Getting the best mountain bike tyres money can buy fitted to your bike can completely ride changing. Good tyres provide more grip, more support and ultimately more fun! Here, we round up the best trail and enduro tyres you can buy in 2020, we've tested all of these tyres so we know they are great upgrades.
[Updated 7th September 2020]
The best mountain bike tyres of 2020
Tyres are the connection between your bike and the ground and making sure you’ve got the best ones is vital for grip, speed and confidence. All of these trail and enduro tyres have been tested by us scoring over four stars out of five when we reviewed them so we know they are good and are happy to recommend them. Scroll down for the full list or hit the links below to jump straight to the tyre of your choice.
If you want to know more about tyre compounds, tread patterns and how tyres differ from each other then click here for our Buyer's Guide to everything you need to know about mountain bike tyres. We'll have a similar guide to cross-country tyres coming up soon so keep your eyes peeled for that.
Hutchinson may not be an obvious choice for many riders but they make some great tyres – and the Griffus 2.5 is one of them. It shares many similarities with the Maxxis Minion DHF but the Griffus’ compound, casing and shoulder tread may just trump the king of trail/enduro tyres.
The Pinner Pro ATC is a fast-rolling tyre for dry, hardpack and rocky terrain, with reassuring steering and a sturdy carcass. It lacks bite in pretty much any sort of wet or loose conditions, though, so it's very much for dry, rocky days only.
The WTB Verdict 2.5 is a super-aggressive intermediate tyre that excels on loose surfaces whether it's wet or dry. The support and damping from the TCS Tough casing is up there with the best, and the High Grip compound is excellent. It's priced well too, but it's heavy and not quite at home on hardpacked surfaces.
The Maxxis Minion DHF is a household name in the world of mountain biking. It’s been seen on many a podium yet it’s brilliantly versatile for all kinds of trail and descending use. At its greatest in the dry, it's still excellent in the wet and a predictable, capable performer right up until you're axle deep in mud. This 2.6" does blow up a little narrow, though.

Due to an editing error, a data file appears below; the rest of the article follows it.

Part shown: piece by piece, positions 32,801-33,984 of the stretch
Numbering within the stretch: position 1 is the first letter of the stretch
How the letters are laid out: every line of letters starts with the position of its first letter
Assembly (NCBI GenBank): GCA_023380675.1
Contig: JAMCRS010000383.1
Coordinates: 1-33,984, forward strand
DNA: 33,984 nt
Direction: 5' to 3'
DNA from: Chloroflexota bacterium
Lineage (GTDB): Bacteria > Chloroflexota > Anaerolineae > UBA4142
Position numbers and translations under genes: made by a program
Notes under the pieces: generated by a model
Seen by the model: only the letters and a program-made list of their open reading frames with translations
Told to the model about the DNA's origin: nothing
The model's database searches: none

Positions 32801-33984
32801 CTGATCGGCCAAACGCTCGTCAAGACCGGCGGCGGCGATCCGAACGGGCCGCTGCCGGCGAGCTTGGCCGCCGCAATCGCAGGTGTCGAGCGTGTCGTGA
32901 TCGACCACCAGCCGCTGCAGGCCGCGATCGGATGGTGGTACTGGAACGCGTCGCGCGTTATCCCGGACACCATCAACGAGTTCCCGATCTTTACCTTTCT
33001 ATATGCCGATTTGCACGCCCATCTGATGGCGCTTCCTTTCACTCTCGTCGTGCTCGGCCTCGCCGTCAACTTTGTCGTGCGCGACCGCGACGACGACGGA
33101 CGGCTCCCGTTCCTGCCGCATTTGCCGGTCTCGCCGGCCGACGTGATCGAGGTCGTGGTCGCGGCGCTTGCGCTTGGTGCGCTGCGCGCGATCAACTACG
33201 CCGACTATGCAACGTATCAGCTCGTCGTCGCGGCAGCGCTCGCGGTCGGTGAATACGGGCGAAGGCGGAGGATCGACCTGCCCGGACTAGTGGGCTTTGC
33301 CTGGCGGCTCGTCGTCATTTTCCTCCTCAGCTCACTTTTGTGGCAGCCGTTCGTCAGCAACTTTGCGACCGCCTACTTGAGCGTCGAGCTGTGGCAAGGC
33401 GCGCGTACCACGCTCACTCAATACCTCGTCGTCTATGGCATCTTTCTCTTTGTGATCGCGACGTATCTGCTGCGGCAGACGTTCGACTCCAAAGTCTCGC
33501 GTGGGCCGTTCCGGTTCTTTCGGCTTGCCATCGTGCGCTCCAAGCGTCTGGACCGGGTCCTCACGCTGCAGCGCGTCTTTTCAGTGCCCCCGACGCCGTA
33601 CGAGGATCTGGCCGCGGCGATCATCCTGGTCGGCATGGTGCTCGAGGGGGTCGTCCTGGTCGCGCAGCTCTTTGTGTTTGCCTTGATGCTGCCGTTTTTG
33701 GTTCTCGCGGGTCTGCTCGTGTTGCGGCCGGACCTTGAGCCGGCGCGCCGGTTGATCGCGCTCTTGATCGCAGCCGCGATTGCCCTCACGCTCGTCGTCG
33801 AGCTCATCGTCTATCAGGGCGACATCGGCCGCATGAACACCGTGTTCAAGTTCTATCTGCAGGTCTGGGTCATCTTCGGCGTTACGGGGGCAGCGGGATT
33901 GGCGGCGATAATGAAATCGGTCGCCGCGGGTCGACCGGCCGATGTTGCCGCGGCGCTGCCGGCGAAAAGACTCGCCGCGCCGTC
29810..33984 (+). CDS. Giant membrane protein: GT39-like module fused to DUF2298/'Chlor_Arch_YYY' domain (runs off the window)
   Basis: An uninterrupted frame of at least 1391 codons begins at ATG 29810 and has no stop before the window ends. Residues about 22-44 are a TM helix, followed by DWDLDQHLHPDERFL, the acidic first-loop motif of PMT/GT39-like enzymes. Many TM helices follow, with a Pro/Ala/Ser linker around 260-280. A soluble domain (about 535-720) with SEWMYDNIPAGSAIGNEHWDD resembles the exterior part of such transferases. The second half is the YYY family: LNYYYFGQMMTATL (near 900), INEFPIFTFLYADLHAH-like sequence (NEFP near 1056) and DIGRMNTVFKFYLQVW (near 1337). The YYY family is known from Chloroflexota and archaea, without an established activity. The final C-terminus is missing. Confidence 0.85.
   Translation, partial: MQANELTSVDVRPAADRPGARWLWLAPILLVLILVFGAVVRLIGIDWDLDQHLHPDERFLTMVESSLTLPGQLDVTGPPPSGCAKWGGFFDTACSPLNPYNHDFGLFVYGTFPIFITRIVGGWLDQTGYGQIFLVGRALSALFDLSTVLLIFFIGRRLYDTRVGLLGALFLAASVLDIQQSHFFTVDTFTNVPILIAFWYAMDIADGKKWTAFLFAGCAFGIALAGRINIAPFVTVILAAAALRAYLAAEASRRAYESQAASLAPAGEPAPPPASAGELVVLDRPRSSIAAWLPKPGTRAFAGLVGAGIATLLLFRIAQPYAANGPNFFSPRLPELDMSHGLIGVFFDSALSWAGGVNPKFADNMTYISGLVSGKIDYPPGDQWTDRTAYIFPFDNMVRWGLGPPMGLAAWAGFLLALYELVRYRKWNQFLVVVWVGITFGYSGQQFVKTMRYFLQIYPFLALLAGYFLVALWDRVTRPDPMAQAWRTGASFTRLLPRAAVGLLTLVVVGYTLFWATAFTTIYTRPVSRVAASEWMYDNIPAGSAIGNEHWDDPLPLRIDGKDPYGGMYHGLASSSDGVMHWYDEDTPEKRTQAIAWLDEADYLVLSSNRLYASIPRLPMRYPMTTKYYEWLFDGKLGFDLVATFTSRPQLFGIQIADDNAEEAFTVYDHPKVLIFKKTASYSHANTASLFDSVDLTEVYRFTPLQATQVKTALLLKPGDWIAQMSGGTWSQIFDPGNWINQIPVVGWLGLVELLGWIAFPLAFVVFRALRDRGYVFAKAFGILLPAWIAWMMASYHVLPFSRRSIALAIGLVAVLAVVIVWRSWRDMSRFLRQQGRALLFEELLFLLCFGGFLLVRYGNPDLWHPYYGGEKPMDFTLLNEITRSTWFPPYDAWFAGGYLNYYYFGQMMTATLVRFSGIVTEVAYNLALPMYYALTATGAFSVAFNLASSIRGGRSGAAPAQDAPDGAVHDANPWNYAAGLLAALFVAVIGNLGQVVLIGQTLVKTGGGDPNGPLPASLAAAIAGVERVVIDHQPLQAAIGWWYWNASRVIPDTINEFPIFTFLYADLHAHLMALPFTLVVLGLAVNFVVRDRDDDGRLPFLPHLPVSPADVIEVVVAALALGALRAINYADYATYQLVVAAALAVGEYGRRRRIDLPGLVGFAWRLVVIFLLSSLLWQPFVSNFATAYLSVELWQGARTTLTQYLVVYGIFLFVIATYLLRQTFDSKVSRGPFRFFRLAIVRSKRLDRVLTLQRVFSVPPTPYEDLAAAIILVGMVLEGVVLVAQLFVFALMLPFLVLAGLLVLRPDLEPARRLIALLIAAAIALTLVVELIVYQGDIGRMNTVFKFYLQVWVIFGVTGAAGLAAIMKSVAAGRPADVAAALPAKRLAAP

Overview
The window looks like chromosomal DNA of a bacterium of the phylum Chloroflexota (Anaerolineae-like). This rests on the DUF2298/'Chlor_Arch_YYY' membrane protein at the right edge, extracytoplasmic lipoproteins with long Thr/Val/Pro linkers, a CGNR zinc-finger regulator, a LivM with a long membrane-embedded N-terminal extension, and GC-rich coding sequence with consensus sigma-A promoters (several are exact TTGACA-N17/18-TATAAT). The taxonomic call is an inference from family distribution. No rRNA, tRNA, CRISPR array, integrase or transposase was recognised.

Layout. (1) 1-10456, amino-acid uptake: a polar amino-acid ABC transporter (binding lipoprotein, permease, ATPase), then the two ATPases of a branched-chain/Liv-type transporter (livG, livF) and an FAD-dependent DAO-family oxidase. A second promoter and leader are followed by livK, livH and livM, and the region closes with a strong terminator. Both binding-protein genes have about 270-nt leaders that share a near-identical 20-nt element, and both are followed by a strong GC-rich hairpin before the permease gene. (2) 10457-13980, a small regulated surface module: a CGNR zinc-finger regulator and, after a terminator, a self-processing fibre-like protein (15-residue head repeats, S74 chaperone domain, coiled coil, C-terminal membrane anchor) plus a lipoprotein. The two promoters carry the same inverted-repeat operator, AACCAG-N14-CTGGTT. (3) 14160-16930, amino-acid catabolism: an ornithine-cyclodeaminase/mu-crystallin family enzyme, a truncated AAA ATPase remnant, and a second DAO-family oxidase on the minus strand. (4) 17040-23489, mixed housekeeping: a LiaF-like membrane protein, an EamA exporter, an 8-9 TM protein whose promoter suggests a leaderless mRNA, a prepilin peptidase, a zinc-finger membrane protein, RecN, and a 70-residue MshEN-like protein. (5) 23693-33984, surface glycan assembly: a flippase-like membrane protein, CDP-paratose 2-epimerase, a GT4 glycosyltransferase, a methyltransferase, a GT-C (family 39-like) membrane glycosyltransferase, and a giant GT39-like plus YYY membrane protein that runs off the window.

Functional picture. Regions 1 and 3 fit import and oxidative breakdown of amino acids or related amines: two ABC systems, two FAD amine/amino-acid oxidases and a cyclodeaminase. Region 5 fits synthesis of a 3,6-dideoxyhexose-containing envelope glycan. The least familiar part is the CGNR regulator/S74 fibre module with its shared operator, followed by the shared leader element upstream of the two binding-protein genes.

The Maxxis Minion SS TR/DD is a rear specific, semi-slick tyre that’s ideal for dry trails, and the DoubleDown puncture protection adds some well-damped support for aggressive riding. It’s grippy and brakes better than others, but this DoubleDown carcass is much heavier than the EXO or Silkworm versions, the tread is slightly draggy, and the 29er only comes in 2.3” width.
The Schwalbe Rock Razor SnakeSkin ADDIX Speedgrip is a semi-slick, rear-specific tyre designed for fast rolling while offering a ton of grip. It’s light, surprisingly tough and usefully supportive, but the shoulder knobs are brittle and may not last long.
Versatility is the name of the game with the Schwalbe Magic Mary. It’s a top performer for aggressive riding in almost all conditions, but it can feel a little nervous at the extremes of wet or dry.
Michelin's Wild Enduro Front is a seriously capable and grippy tyre for hard-charging trail and enduro riders. It's great in most conditions but this Magi-X model excels in loose and/or wet loam with prodigious and predictable traction; it's one of the best aggressive front tyres on the market if you don't mind a bit of drag.
You’ve probably not heard the name before, but Teravail is a USA based manufacturer with an extensive range of gravel, road and mountain bike tyres. The company has four MTB tyres with three at the monster truck end of the spectrum, including the Kennebec tested here. It’s not the biggest, but it has the most aggressive tread and as such is pitched at all-mountain riding.
The 2.6” Specialized Hillbilly provide grip by the bucket load in wet conditions, also proving to be a pretty good partner for very soft, dry loam. At the cheap price of £45 we can’t really see many reasons to moan!
The new 2.8” Specialized Butcher tyre offers a very fair price, grip by the bucket load and a stiff and durable carcass offers keen predictability. However, a low overall volume for a 2.8” and higher weight does make them a bit of a slog to pedal.
Specialized have been making the Butcher for some time now, on the front, wheel with 18psi inside, wet, dry, dirt, rock, roots, loose-over-hard, its nothing short of superb, only becoming clogged on the stickiest of loamy goodness, as would anything other than a spike. It transitions from upright to side knob smoothly, doesn’t break away with immediate alarm and holds off camber traverses better than many other rubber hoops. I’d say it’s on-par with other tyres of similar intentions in terms of vibration damping and rolling resistance but better than many in overall traction. At approx £50 and 985g, it’s cheaper and marginally lighter for similar strength and better levels of grip than some. I’d say Gripton by name, grip by nature, what a tyre!
Vittoria has tagged the Mota as a downhill/all mountain mud tyre and, while the reinforced 27.5in version does indeed have a 1400g weight, the all-mountain option (in 27.5 and 29in) only weighs around 1000g, making it worth a punt if you ride hard through the winter months.
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